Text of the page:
Untitled

North and South Korean soldiers stand face to face overlooked by American soldiers, who also impose a strict photograph policy on visitors. A stunning performance for those who visit this location: Panmunjeom. The glass doors at the back of the picture have strange forms that North Korea uses to take pictures of tourists and provoke American soldiers playing with lights and reflections.

3

American and South Korean soldiers work shoulder to shoulder. There is an important American military base in Itaewon, North Seoul (South Korea). The US also played a decisive role as creating the DMZ as in the Korean War.

4

The static defensive position that South Korean soldiers keep constantly comes from the Martial arts. All South Korean soldiers have been formed with taekwondo training intensively, due to military service is still mandatory. Representatives from both Koreas meet in this room to negotiate; the north part of the table is for the North of Korea and the south for the South.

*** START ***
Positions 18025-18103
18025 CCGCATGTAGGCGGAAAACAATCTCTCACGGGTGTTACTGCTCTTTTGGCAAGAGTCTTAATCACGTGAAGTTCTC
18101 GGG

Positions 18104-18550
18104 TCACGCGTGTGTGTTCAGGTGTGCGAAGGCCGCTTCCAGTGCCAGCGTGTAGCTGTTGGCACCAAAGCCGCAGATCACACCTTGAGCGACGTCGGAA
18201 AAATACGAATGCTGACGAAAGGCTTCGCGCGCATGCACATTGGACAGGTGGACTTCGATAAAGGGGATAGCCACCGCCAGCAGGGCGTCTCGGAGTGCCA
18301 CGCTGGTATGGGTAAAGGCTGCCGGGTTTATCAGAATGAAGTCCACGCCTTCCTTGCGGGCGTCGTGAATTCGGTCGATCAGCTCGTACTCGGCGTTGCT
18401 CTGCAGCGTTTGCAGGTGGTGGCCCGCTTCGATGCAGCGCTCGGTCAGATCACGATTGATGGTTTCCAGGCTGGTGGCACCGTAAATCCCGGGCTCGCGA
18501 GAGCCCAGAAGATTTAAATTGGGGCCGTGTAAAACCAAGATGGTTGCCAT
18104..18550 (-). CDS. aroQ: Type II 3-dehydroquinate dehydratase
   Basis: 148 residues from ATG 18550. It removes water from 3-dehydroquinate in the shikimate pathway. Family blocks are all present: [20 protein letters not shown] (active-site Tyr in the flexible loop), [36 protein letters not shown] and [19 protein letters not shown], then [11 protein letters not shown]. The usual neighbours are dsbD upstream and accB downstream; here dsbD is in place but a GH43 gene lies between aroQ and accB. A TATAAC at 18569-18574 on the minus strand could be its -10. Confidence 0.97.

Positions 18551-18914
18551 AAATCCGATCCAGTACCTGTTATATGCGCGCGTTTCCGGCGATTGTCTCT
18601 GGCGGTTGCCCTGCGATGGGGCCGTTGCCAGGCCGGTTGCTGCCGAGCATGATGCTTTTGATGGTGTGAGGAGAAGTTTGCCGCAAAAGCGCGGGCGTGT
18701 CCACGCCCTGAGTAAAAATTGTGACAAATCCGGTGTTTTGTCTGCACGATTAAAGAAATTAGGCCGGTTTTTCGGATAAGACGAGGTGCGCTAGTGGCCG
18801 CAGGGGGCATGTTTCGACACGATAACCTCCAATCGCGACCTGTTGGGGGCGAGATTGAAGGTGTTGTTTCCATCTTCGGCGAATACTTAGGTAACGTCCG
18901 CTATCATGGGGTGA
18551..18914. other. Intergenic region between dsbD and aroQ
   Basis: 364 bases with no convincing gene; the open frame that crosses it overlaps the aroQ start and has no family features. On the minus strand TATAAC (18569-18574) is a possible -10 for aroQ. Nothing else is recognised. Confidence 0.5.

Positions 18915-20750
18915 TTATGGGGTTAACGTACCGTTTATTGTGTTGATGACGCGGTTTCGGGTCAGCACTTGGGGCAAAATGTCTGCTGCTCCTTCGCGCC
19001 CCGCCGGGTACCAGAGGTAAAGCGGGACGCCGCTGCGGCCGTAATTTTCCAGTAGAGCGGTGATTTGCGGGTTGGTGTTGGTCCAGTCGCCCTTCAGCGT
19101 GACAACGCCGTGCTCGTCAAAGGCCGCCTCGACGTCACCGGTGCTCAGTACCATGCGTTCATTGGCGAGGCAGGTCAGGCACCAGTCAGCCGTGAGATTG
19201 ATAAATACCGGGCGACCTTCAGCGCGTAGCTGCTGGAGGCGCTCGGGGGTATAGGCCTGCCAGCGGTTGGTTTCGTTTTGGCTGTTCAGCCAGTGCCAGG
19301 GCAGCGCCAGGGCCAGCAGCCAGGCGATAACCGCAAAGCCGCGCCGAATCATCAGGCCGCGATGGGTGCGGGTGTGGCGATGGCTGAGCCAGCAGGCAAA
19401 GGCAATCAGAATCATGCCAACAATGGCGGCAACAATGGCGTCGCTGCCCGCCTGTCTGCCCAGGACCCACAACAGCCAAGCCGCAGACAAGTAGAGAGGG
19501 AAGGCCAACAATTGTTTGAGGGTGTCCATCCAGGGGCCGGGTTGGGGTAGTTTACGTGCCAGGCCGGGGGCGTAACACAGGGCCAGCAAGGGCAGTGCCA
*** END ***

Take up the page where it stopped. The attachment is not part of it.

5

A fake town built by North Korean government as a propaganda strategy for worldwide tourists that visit the DMZ. There are many buildings and towers illuminated regardless nobody lives there. Satellites have proved that electricity is a luxury in most of the country.

6

This town is inhabited. However, there are restraints to take pictures from this point and all pictures must be shoot behind a mark line controlled by South Korean soldiers.

7

Korean people, from both North and South, leave their desires of union and reconciliation among them represented in those coloured pieces of clothing. The few familiar reunion agreed with North Korea have taken place in this area.

8

This bridge was used to exchange prisoners after the Armistice in 1953: once the bridge is crossed, there is no way to go back to the other side ever again.